New Tax, Poverty, and Justice Clinic Addresses Driver’s License Suspensions


Over 24,000 New Yorkers have suspended driver’s licenses because they owe $10,000 or more in past due taxes. The new Tax, Poverty and Justice Clinic is working to amend the law that allows the suspension, NYS Tax Law §171-v, to carve out a hardship exception for those taxpayers who are too poor to pay their taxes. The clinic is a collaboration between the Federal Tax Clinic, under the supervision of Professor Elizabeth Maresca, and the Legislative and Policy Advocacy Clinic, under the supervision of Professor Elizabeth Cooper.

Depriving low-income New Yorkers of their driver’s licenses only decreases their ability to pay their tax debt. Using direct legislative advocacy efforts, the clinic students and two professors will be traveling to Albany this semester to speak with Assembly and Senate members and their staffers to advocate for a fair and just statute that protects at-risk New Yorkers from the disastrous consequences of living without a driver’s license.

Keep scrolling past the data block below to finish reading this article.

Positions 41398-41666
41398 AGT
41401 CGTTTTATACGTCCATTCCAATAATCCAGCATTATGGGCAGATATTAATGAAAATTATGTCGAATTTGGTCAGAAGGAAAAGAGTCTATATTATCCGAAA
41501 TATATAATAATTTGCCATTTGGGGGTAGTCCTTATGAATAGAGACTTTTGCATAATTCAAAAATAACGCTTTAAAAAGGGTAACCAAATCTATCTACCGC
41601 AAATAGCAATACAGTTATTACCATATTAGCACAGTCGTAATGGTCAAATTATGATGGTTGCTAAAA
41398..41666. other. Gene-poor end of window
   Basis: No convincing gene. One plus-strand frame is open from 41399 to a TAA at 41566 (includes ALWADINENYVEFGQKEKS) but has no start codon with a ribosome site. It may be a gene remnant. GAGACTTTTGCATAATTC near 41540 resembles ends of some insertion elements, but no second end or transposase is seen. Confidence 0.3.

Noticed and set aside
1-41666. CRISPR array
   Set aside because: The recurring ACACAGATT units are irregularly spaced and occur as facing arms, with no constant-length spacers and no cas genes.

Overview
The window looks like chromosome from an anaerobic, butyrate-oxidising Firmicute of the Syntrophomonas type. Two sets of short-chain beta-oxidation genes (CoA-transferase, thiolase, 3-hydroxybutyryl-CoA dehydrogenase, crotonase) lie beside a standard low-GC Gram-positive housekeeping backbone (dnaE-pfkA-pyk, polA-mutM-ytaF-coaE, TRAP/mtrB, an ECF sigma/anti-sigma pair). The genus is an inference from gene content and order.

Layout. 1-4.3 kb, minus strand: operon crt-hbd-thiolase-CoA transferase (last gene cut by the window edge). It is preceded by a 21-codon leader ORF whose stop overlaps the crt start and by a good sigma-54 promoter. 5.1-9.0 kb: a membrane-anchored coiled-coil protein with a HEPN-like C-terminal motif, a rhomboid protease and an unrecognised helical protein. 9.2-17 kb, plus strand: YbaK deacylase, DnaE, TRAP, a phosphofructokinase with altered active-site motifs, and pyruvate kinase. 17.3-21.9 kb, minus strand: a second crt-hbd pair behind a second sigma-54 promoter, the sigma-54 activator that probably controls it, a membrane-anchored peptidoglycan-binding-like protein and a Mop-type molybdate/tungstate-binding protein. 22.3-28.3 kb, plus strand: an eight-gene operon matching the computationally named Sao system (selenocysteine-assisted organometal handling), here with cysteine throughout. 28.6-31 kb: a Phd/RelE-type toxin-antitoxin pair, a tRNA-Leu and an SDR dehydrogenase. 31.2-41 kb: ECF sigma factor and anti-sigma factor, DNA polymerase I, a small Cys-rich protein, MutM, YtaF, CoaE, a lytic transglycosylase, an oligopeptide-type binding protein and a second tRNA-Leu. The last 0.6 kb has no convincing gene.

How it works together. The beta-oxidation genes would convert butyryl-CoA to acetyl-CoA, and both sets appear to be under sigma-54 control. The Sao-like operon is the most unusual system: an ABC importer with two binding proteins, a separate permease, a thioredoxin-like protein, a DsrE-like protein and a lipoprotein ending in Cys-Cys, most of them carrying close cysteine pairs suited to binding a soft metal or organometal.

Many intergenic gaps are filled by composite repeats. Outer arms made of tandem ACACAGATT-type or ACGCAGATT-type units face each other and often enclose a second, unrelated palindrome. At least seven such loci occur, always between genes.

Pictured above are clinic students Sam Zuckerman, Rachel Smith, and Daria Schieferstein, who had a successful day of meeting with legislators and testifying before the New York State Assembly and Senate Joint Budget Hearing on Taxes despite a snowstorm. (Not pictured: Gaby Kornblau and Elaina Aquila).


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